Shooting the Canon
Fervently, vigilantly, passionately, scrupulously, relentlessly and endlessly, Star Trek fans debate, defend, define, defy, attack, praise and bemoan something called “canon.”
What’s in it? What should be in it? What should be drummed out of it? How closely must the new movie adhere to it, worship it, or is it an irrelevant albatross? And by the way…what is it?
Functionally, it is Star Trek—that is, the saga, its chronology and mythology, the whole story with all its events, characters, relationships, as well as worlds, ships, species and so on, as catalogued (though partially and unofficially, sort of) in the Star Trek Encyclopedia, and interpreted on web sites like Memory Alpha and Ex Astris Scientia.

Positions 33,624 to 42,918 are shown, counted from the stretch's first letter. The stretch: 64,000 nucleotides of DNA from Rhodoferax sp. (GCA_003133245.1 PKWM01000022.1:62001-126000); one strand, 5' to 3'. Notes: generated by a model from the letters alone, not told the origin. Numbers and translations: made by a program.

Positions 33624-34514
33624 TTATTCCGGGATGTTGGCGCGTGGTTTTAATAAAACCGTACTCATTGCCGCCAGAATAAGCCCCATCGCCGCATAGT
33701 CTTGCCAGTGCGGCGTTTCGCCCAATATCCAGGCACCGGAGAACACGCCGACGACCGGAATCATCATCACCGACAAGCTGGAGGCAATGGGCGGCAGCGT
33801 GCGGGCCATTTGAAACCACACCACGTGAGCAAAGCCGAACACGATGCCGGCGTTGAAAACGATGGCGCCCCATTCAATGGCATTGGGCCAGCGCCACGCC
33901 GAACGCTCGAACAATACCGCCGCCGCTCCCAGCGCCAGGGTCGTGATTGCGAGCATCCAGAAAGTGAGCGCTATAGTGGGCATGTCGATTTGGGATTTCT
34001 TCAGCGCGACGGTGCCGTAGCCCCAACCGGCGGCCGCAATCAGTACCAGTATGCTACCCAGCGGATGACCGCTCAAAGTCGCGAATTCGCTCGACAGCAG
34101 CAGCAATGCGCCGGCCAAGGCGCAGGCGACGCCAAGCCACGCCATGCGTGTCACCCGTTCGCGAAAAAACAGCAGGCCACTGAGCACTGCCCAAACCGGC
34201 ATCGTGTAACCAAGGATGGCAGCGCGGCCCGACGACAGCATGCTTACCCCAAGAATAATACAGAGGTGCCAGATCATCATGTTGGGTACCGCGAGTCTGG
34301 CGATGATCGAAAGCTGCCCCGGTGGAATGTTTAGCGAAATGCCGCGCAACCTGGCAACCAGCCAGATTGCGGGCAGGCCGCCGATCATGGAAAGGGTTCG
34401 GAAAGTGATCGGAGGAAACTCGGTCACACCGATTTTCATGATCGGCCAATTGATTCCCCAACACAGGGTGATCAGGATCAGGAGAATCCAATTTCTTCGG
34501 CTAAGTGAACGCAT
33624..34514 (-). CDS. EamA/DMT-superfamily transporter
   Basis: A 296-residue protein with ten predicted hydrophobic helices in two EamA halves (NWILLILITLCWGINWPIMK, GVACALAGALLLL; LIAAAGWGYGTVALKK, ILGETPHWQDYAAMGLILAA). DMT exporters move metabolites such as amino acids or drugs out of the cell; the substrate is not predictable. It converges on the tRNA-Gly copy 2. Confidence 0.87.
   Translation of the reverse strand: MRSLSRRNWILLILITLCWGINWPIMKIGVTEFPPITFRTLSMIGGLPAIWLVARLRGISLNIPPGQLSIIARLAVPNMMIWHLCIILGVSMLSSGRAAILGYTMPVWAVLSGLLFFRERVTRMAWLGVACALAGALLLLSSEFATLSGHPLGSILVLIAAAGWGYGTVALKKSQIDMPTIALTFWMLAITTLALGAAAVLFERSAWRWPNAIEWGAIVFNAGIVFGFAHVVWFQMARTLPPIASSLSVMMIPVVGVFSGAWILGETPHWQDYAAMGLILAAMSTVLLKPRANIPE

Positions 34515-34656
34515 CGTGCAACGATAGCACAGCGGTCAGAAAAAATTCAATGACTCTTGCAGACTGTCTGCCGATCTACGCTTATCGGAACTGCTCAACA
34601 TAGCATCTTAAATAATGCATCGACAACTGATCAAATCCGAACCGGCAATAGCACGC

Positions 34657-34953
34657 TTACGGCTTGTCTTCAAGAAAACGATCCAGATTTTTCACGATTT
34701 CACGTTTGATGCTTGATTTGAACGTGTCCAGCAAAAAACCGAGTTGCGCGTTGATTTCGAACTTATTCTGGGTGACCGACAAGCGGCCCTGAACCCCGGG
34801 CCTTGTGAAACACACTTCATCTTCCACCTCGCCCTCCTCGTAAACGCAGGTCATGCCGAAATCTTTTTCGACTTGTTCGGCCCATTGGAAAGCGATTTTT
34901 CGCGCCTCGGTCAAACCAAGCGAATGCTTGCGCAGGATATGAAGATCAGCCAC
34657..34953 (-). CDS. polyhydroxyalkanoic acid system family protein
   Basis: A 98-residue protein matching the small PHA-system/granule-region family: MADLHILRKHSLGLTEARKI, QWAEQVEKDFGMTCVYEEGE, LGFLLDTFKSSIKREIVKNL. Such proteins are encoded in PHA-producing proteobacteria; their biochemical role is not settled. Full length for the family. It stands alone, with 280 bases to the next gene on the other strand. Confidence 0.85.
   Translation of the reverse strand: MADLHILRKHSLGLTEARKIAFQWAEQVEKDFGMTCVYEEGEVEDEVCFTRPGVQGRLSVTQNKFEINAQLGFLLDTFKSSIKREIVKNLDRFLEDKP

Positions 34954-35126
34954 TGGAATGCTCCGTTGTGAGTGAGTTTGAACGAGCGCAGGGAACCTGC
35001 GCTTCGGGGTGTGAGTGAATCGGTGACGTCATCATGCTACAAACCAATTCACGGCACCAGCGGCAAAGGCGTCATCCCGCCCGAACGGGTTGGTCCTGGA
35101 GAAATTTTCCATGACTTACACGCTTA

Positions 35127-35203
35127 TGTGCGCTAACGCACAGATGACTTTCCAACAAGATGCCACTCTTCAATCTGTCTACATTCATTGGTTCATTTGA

As the current Doctor (of Who, not Voyager) might define it: it’s everything that’s appeared in the TV episodes and movies. Wellll, not the animated series. Welllll, maybe some of the animated series. But not the novels. Wellllll, maybe some of the novels. And maybe not all of the movies? Anyway, it’s the Star Trek universe: the official one.
That’s the key word: official. It’s the law—which is more or less what the word “canon” means. But canon has a particular history that suggests both its importance and the fervor it inspires. For while some of the new movie’s creators refer to it in terms of the Supreme Court, canon has its deepest roots in the Roman Catholic Church, beginning back when it in some ways ruled the western world.